We know that health and fitness are important to Gen Z and Millennials. But after two years of lockdowns, how are they exercising now? Three stats tell the story…
- After two gym-less years, many young Europeans are paying for memberships again, and gyms are now their preferred way to work out
- But at-home fitness is far from over, and one-third are paying for fitness content
- Brands should keep in mind that exercise is no longer just about looking good as young consumers focus even more on their mental health
Gen Z and Millennials have been wellness-focused generations for some time now, so much so that their dedication has actually complicated and redefined the very definition of “wellness,” which we explored in our just-published trend report. But the pandemic brought health even more to the forefront for these gens, and young Europeans are now focused on improving and maintaining their mental and physical wellbeing. At the beginning of the year, two in five young Europeans told YPulse they were committed to improving their mental and physical health this year, with nearly as many saying they were at least going to try. Meanwhile, when we asked young Europeans to tell us what they started doing during the pandemic that they want to keep doing, “focus on my mental / physical health” topped the list, and exercising is a top-five top-five pastime for them. And our recent WE Fitness report found that over four in five young Europeans care about their health and being healthy.
Of course, the pandemic also altered how and where young Europeans worked out. With gyms closed and outdoor exercise prohibited in some areas, at-home workouts dominated the fitness landscape. But as young consumers continue to move into their new normal and the world opens back up again, how do these gens prefer to work out now? Three stats from our recent WE Fitness report shed light on young Europeans’ new routines—and why brands need to know about it:
Young Europeans are getting back to the gym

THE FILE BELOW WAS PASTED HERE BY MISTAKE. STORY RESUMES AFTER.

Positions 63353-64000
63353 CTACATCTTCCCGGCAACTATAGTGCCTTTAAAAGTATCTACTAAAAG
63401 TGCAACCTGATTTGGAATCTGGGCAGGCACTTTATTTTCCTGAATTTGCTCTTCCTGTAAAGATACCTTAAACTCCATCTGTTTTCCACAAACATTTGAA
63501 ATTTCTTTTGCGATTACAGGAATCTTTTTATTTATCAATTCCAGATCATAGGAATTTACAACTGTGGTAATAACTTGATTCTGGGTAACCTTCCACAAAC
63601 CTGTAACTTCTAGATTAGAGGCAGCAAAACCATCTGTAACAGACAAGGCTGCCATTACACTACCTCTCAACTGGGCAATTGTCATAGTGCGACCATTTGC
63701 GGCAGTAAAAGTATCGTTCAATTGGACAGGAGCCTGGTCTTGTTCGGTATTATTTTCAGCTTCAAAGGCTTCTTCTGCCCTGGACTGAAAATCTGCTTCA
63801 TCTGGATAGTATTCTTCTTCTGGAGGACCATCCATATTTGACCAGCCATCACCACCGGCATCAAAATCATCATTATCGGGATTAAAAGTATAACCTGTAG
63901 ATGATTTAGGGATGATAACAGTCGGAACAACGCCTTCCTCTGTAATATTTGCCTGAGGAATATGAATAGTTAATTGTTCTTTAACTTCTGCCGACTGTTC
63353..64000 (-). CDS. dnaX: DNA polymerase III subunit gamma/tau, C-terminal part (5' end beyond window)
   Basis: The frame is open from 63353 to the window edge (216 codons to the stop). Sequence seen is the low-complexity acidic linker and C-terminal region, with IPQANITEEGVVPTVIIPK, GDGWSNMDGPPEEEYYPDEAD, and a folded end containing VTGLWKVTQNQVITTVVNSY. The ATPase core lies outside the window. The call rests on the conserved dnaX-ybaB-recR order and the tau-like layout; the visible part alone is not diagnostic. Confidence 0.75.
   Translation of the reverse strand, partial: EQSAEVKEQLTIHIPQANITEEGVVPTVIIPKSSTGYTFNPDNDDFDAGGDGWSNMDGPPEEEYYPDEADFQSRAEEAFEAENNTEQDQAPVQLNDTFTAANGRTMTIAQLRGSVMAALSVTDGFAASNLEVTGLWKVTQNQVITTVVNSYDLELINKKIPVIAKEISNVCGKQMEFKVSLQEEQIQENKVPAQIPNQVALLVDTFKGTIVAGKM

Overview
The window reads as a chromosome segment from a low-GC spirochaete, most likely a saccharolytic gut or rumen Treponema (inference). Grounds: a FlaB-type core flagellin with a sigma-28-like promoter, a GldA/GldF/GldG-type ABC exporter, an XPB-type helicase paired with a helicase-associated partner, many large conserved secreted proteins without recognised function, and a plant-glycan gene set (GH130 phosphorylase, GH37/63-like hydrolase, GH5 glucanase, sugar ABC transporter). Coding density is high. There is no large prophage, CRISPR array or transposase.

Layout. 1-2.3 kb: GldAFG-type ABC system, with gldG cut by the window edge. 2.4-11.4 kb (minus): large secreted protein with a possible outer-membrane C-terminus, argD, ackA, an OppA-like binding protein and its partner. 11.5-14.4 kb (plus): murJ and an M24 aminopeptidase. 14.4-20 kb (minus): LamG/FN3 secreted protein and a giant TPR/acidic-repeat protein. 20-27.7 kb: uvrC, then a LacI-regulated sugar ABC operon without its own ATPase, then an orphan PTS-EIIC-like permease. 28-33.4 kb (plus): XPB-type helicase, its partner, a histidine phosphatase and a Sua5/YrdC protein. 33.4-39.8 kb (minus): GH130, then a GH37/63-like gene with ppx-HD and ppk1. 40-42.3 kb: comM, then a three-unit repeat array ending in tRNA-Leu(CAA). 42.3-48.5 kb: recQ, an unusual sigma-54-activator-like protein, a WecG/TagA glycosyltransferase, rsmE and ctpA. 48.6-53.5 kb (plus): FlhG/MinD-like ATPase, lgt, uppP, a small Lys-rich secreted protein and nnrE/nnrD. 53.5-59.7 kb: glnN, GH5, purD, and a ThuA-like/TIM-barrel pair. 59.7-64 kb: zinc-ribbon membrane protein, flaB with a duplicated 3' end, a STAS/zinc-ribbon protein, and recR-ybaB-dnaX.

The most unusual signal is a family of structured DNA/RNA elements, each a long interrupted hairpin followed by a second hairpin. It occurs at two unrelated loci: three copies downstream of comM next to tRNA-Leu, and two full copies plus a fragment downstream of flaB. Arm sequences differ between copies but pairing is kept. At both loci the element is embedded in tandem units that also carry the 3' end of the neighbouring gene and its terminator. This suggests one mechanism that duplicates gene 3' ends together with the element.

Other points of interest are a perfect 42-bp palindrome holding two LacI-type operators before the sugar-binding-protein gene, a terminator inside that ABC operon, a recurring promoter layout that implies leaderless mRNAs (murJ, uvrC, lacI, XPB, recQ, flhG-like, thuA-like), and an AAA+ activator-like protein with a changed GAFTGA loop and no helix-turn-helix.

As COVID swept through Western Europe last year, fitness centers reportedly lost 40% of their operable days, making 2021 yet another year of doing burpees in the living room. But despite the closures, the fitness industry showed signs of recovery last year, with gym memberships increasing by 1 million in Europe in 2021. In other words, many Europeans held out hope for the return of normal life—and were willing to spend on it. Indeed, 41% of young Europeans tell YPulse they currently have a gym membership, and three in ten say they’d rather work out at the gym, making it their preferred setting. This return to the gym is helped in no small part by the rise of #gymtok, TikTok’s space for all things fitness. The platform is now home to a new generation of fitness influencers who are providing plenty of inspiration to young fitness buffs, and Gen Z in particular.
But that’s not to say gyms are dominating the fitness landscape in Western Europe. In fact, nearly as many young Europeans say they would prefer to work out outside as say they prefer the gym, and when we ask how they’re working out, “outside activities” and “sports” are their top answers. And though 41% are paying for a gym membership, they’re spending on other types of fitness too…
More than a third are paying for fitness content
At-home workouts took off during the pandemic, leading to a boom in spending on fitness apps and other lockdown-friendly exercise gadgetry. A study from Global Data found that more than half of U.K. consumers have done home workouts since March 2020, 31% of whom didn’t exercise regularly pre-pandemic, and spending on health and fitness apps grew by 70% year-over-year in Europe in 2020. But even as life returns to normal, at-home fitness is still rising: in the first quarter of 2021, spending on health and fitness apps in Europe grew by 140% year-over-year, indicating that, for many young consumers, at-home workouts are here to stay. In fact, 36% pay for workout content, and 23% tell YPulse that they prefer to work out at home rather than the gym or outdoors. Brands in the industry need to keep in mind that young Europeans are not one-workout-fits-all—and that means there’s room for offers, marketing, and products that focus on heading to the gym as well as staying fit at home.
And exercise is as much about their mental health as their physical fitness
In the process of redefining wellness, working out has become as much about mental health as physical for young Europeans. While mental health has been a priority for Gen Z and Millennials for a while now, it became an even bigger focus during the pandemic—and it’s during this time that many young people started using exercise to improve their mental wellbeing. Now, 83% of young Europeans agree, “working out is just as much for mental health as physical health,” and when we ask these gens why they exercise, 41% say to improve their mental health, making it their No. 2 answer after “to stay healthy.” Millennials especially are focused on improving their mental health, and they’re even more likely to say they work out for this purpose, as well as to relieve stress and frustration. Fitness brands need to keep in mind that looking good isn’t young consumers’ top priority, and should pivot their messaging to reflect a more holistic approach to wellness.
YPulse Western Europe Business users can access the full WE Fitness behavioral report and data here.
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